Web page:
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Kallmann syndrome and hypogonadotropic hypogonadism.

Kallmann syndrome and hypogonadotropic hypogonadism, Quiton R, editor (S. Karger, Basel, Switzerland). 2010. 174 pages. Price: US $ 178.00 ISBN 978-3-8055-8617-7

Many basic and clinical researchers have been working in the field of regulatory mechanisms of puberty. Rapid progress has been made in the understanding of the biochemical and molecular mechanisms related to the onset of puberty and its disorders. The author has collected the research done by various working groups, on the hypothalamic pituitary gonadal axis from different parts of the world.

Based on the presence and absence of sense of smell, idiopathic hypogonadotropic hypogonadism (IHH) forms two major subtypes: Kallmann Syndrome (KS) with anosmia/hyposmia and normosomic IHH (nIHH). IHH has served as a neuroendocrine model providing insights into molecular basis of reproductive physiology. Traditionally, IHH has been considered a monogenic disorder but now it is widely appreciated that IHH is characterized by significant heterogeneity.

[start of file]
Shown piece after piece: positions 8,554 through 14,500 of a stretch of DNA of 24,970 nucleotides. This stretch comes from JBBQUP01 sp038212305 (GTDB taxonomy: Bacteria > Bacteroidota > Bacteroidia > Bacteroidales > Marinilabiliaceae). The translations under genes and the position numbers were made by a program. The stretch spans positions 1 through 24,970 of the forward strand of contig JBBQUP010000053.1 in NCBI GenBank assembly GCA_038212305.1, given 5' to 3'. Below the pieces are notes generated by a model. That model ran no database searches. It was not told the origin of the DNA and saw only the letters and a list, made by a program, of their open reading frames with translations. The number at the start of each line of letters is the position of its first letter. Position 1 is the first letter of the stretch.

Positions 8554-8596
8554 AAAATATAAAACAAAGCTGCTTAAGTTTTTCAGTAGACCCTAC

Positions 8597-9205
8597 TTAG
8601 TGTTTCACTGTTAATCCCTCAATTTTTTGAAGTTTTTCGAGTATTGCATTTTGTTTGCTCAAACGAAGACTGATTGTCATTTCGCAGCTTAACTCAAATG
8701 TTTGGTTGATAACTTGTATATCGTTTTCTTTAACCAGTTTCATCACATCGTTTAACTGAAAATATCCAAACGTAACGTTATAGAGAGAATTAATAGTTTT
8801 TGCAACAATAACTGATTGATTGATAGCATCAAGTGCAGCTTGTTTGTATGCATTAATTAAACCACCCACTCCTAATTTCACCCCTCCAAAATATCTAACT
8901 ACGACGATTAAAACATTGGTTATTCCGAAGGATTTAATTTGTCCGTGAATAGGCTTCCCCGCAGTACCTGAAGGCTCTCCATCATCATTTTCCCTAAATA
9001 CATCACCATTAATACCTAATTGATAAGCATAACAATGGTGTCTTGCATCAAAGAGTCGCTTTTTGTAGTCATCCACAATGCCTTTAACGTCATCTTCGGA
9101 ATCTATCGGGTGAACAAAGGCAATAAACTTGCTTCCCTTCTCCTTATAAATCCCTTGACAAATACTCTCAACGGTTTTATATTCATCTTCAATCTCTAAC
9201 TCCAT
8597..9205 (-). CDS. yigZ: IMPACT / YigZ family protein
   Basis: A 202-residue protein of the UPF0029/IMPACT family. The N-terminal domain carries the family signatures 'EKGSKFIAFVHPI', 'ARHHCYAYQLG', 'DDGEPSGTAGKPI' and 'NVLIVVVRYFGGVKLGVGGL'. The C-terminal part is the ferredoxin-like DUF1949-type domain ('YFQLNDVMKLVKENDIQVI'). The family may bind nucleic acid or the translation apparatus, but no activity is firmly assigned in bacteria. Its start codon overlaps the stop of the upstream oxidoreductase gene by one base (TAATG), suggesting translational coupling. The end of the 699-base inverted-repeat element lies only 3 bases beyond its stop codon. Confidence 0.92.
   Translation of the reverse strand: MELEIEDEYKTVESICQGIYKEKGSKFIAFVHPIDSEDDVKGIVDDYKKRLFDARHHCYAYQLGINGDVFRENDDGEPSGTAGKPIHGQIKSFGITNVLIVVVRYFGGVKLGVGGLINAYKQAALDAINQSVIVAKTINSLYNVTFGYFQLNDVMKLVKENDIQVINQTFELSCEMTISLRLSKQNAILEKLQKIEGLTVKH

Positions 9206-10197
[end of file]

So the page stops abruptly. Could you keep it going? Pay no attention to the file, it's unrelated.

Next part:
The various chapters provide detailed information on the discovery and function of the genes implicated in the aetiology of IHH. The first chapter is on Molecular characterization and phenotypic expression of mutations in gene for gonadotropins and their receptors in humans and further discusses their phenotype/genotype correlations of the important gender differences. The second chapter on Role of Kisspeptin/GPR54 (G-protein-coupled-receptor) mutations provides an understanding in the regulation of human puberty development and reproductive function. The subsequent chapter on biology of kisspeptins discusses the physiology and how findings from animal and human studies have provided insight into the understanding of pathophysiology of IHH.

The next chapter highlights the role of fibroblast growth factor (FGF) signaling in gonadotropin-releasing hormone neuronal system (GnRH). The mouse models have shown that FGF signaling is required for olfactory placade induction and differentiation, and the postnatal maintenance of the GnRH neuronal system plays a pivotal role. The subsequent chapter highlights the role of FGFR1 mutations in Kallmann syndrome and the pathogeneses are further discussed with genotype/ phenotype correlations. The next chapter discusses the biology of KAL1 and its orthologs: and implications for X linked Kallmann syndrome and the search for novel candidate genes. Chapter 7 on Biological actions and interactions of anosmin1 highlights the pleiotropic role in neuronal development, migration and organogenesis.